Neurological dysfunction (staggering, lack of coordination, or behavior change)
Eye injury or trauma, especially if your horse is unwilling to open his eyelids
Injury to any vital structure (eyes, genitals, joints, etc) or wounds requiring stitches
Signs of severe colic, including loss of appetite and reduced fecal production
Abnormal vital signs, including:
    Temperature over 102°F
    Pulse over 80 beats per minute
    Elevated breathing while at rest
Acute laminitis, seizures, heat stroke, severe or persistent colic, or watery diarrhea
Any mare who takes longer than 30 minutes to deliver her foal
Suspected or known ingestion of a poison or toxin
Puncture wounds

Stage 2: Urgent Emergencies - Contact Your Veterinarian That Same Day or the Next Morning
The following situations need prompt attention; however, each can usually be managed with certain first aid measures. Contact your veterinarian to schedule an appointment as soon as possible if your horse exhibits:

  Sudden onset of lameness on which your horse can bear his weight
Superficial trauma or injury away from the eyes, genitals, joints, etc.
Chronic laminitis or chronic inflammatory respiratory disease flare-ups
Slightly elevated temperature, respiration, or heart rate

Stage 3: Minor Emergencies - Schedule an Appointment With Your Veterinarian
The following situations can usually wait for a scheduled appointment. However, you should continually monitor your horse and contact your veterinarian immediately if any minor emergency worsens. Observe your horse closely and make a note to discuss with your veterinarian if your horse exhibits:

  Slight lameness
Skin rashes, etc
Slight eye discharge without pain or vision loss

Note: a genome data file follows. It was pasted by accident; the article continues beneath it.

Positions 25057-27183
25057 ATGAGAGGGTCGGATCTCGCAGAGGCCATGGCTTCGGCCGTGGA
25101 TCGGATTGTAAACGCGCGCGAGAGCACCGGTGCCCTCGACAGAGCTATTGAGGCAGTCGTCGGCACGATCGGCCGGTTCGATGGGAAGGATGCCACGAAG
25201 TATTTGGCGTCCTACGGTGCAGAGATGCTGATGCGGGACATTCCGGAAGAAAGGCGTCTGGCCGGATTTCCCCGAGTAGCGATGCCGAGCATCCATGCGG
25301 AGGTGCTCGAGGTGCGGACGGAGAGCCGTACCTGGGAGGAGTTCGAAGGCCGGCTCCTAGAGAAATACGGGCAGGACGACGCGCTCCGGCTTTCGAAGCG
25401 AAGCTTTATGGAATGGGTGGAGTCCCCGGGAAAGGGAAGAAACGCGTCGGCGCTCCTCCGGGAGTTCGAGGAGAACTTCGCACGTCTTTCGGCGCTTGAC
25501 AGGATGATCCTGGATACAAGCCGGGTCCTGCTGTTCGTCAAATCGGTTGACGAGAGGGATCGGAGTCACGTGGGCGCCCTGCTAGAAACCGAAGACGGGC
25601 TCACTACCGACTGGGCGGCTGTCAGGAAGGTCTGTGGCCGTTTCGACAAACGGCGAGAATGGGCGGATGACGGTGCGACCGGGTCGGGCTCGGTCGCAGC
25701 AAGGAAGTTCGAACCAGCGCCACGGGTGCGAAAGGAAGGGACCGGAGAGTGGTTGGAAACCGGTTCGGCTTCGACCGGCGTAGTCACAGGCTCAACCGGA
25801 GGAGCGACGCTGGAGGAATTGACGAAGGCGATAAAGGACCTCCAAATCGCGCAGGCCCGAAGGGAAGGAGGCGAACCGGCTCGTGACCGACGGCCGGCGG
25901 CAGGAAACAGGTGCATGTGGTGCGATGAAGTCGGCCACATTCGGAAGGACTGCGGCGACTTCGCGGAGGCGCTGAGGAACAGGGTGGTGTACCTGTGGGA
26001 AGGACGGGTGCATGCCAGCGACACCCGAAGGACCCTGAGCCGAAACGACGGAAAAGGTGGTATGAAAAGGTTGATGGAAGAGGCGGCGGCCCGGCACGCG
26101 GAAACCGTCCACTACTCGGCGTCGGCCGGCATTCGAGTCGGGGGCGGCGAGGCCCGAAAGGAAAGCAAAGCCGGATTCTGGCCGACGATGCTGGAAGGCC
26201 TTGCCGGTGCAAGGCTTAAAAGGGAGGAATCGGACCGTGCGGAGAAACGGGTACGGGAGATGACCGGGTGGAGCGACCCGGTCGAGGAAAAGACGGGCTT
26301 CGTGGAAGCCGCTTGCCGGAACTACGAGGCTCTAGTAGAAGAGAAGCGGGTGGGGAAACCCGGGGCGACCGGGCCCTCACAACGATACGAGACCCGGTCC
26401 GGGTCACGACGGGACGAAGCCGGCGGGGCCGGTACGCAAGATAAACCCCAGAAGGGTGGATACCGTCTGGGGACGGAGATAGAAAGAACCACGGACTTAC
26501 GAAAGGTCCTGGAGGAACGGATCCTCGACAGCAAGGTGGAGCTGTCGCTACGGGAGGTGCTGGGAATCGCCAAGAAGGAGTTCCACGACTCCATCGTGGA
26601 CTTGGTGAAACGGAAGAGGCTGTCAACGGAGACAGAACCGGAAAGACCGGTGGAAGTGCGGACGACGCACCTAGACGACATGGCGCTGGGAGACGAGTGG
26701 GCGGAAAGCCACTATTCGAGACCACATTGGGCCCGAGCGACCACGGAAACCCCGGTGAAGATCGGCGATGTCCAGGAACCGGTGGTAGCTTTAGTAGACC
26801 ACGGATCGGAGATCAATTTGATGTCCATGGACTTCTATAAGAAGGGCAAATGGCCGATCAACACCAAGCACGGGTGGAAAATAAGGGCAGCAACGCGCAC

Slightly reduced appetite but otherwise healthy
Slight difficulty chewing
Slight nasal discharge without fever or heavy breathing

Simple Ways To Help Prevent Equine Emergencies
To keep your horse healthy, always:
Schedule regular physical exams
Immunize your horse with the correct vaccines
Control internal parasites with appropriate dewormers
Control insects with appropriate repellents, fly sheets, and traps
Schedule regular dental exams and farrier visits
In some regards, illnesses, injuries, and wounds are inevitable for most horses. However, there are certain things you can do to help prevent many illnesses and curb some injuries before they occur. The key is to keep your horse in the best health possible.

In addition, you should discuss emergency care with any individual that tends to your horse. This is especially important if you board your horse or if someone is watching over him while you are away on vacation. In fact, any person who is in contact with your horse should have your veterinarian's contact information. You should also file a written waiver with your equine veterinarian that authorizes your chosen caregiver(s) to arrange for veterinary care while you are away.

Equine emergencies are always a frightening time. However, by assessing the situation with the above guidelines in mind, you can help ensure your horse is quickly on the road to recovery.